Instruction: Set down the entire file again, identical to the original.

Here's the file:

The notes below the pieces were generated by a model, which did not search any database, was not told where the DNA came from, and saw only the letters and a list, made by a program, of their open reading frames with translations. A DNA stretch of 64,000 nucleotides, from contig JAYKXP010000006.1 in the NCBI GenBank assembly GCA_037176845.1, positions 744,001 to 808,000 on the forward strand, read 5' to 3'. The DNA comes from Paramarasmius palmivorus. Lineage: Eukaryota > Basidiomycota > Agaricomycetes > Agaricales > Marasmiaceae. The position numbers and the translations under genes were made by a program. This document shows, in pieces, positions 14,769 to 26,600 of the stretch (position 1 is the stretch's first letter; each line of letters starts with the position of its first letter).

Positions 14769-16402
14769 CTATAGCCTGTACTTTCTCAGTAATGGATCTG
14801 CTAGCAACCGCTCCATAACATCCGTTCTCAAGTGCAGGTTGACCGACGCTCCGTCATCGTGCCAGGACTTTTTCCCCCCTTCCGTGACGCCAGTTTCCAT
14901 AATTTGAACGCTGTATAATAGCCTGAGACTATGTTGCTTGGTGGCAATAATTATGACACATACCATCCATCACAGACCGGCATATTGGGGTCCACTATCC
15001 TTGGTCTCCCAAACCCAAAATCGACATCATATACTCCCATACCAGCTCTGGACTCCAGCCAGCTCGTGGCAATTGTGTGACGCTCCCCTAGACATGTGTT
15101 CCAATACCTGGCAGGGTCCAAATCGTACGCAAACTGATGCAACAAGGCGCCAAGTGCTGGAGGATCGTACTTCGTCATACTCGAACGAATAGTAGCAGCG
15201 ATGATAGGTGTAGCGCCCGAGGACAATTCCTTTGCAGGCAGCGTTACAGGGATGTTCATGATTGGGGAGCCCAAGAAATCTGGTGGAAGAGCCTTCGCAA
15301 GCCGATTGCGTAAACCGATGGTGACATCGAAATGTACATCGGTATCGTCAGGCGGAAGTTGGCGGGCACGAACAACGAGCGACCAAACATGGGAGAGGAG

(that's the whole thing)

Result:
The notes below the pieces were generated by a model, which did not search any database, was not told where the DNA came from, and saw only the letters and a list, made by a program, of their open reading frames with translations. A DNA stretch of 64,000 nucleotides, from contig JAYKXP010000006.1 in the NCBI GenBank assembly GCA_037176845.1, positions 744,001 to 808,000 on the forward strand, read 5' to 3'. The DNA comes from Paramarasmius palmivorus. Lineage: Eukaryota > Basidiomycota > Agaricomycetes > Agaricales > Marasmiaceae. The position numbers and the translations under genes were made by a program. This document shows, in pieces, positions 14,769 to 26,600 of the stretch (position 1 is the stretch's first letter; each line of letters starts with the position of its first letter).

Positions 14769-16402
14769 CTATAGCCTGTACTTTCTCAGTAATGGATCTG
14801 CTAGCAACCGCTCCATAACATCCGTTCTCAAGTGCAGGTTGACCGACGCTCCGTCATCGTGCCAGGACTTTTTCCCCCCTTCCGTGACGCCAGTTTCCAT
14901 AATTTGAACGCTGTATAATAGCCTGAGACTATGTTGCTTGGTGGCAATAATTATGACACATACCATCCATCACAGACCGGCATATTGGGGTCCACTATCC
15001 TTGGTCTCCCAAACCCAAAATCGACATCATATACTCCCATACCAGCTCTGGACTCCAGCCAGCTCGTGGCAATTGTGTGACGCTCCCCTAGACATGTGTT
15101 CCAATACCTGGCAGGGTCCAAATCGTACGCAAACTGATGCAACAAGGCGCCAAGTGCTGGAGGATCGTACTTCGTCATACTCGAACGAATAGTAGCAGCG
15201 ATGATAGGTGTAGCGCCCGAGGACAATTCCTTTGCAGGCAGCGTTACAGGGATGTTCATGATTGGGGAGCCCAAGAAATCTGGTGGAAGAGCCTTCGCAA
15301 GCCGATTGCGTAAACCGATGGTGACATCGAAATGTACATCGGTATCGTCAGGCGGAAGTTGGCGGGCACGAACAACGAGCGACCAAACATGGGAGAGGAG